The wide-ranging free trade agreement would reduce foreign tariffs for US chemical exports to the EU, Bill Allmond, VP of SOCMA, said. The chemical manufacturing sector in the US would gain the most of any manufacturing sector in the US from the agreement, which was initially set to be finished this year, Allmond said.
SOCMA is also looking to collaborate more with the EFCG (European Fine Chemicals Group) and APIC (Active Pharmaceutical Ingredients Committee), and discussions are continuing around the harmonization of EU and US pharmacopeia.
Allmond gave the example of the US free trade agreement with Korea, which he said helped to virtually eliminate tariffs between the two countries, thereby increasing US exports.
He added that SOCMA has been adamant about the need to further align US-EU inspections of manufacturing sites, as well as for the EU to become more transparent around its chemical manufacturing regulations and how they’re developed.
The EU’s position seems to be aligned with the US in terms of priorities.
“Both Parties should explore possibilities for the recognition of each other's Good Manufacturing Practices (GMP) inspections carried out in the EU and the US and in third countries,” the EU TTIP position on pharmaceutical products says. “An advantage of this approach would be that US Food Drug Administration (FDA) and EU Member States would allow better use of the inspection resources by avoiding the current overlap of inspections of third countries facilities and EU and US facilities which have been already inspected by one of the Parties.”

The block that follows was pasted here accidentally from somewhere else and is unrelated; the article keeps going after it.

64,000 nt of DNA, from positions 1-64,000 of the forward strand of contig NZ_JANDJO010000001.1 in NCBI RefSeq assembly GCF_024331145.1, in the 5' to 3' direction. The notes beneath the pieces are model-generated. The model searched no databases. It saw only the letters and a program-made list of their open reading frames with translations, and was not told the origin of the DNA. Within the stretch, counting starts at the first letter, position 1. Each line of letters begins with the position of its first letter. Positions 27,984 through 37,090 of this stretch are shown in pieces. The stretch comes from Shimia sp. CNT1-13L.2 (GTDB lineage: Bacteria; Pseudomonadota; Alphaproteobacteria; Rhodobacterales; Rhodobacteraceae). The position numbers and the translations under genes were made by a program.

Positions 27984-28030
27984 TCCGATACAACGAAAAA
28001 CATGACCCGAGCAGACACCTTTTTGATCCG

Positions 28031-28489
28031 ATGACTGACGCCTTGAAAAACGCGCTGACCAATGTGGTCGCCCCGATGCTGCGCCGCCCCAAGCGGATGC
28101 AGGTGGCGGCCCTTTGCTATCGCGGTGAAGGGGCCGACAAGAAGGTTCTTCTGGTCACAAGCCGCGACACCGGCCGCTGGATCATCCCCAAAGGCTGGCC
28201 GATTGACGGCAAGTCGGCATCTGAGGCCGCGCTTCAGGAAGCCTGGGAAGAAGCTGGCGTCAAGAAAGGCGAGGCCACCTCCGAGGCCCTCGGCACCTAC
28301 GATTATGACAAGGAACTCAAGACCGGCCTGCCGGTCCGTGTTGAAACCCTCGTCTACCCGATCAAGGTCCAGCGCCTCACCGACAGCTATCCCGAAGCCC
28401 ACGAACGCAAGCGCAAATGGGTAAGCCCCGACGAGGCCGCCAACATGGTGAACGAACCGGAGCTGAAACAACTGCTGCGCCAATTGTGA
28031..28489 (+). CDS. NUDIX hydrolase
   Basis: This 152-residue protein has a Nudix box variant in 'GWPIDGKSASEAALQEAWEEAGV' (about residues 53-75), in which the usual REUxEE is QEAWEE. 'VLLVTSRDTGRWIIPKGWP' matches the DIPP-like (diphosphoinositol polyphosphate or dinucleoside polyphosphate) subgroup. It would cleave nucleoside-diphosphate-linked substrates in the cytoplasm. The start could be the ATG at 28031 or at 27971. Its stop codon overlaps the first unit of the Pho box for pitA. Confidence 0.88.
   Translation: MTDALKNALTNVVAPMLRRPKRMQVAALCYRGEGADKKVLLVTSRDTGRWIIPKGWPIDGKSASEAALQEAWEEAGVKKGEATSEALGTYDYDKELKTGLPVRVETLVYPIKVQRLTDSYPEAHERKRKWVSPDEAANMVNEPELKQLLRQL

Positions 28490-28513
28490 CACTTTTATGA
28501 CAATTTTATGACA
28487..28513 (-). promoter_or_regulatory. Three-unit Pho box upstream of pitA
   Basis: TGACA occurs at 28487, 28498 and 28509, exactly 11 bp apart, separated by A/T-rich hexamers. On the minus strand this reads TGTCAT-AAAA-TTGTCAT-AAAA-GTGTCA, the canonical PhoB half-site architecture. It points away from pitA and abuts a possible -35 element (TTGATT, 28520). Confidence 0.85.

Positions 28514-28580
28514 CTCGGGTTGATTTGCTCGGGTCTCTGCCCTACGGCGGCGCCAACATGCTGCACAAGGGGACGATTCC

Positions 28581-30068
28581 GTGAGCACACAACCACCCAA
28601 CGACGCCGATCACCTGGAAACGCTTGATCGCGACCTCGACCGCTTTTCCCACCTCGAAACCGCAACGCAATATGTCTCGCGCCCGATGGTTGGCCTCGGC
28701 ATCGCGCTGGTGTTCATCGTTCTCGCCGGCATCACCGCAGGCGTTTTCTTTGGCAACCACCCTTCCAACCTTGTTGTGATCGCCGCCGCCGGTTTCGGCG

The EU position also calls for the harmonization of biosimilar regulations between the FDA and EMA (European Medicines Agency). “In the context of the current development of the authorisation system for biosimilars in the US, an advantage of this approach would be the potential increase of approved biosimilars in the US and limit the number of diverging requirements to demonstrate the quality, safety and efficacy of these products,” the paper says.
In addition, harmonization of generics policies is being discussed further. The EU and US “could explore the possibility to streamline authorisation systems for generics including the development or review, if need be, of respective guidelines in particular as regards bioequivalence, biowaivers and the use of reference medicines,” the EU says.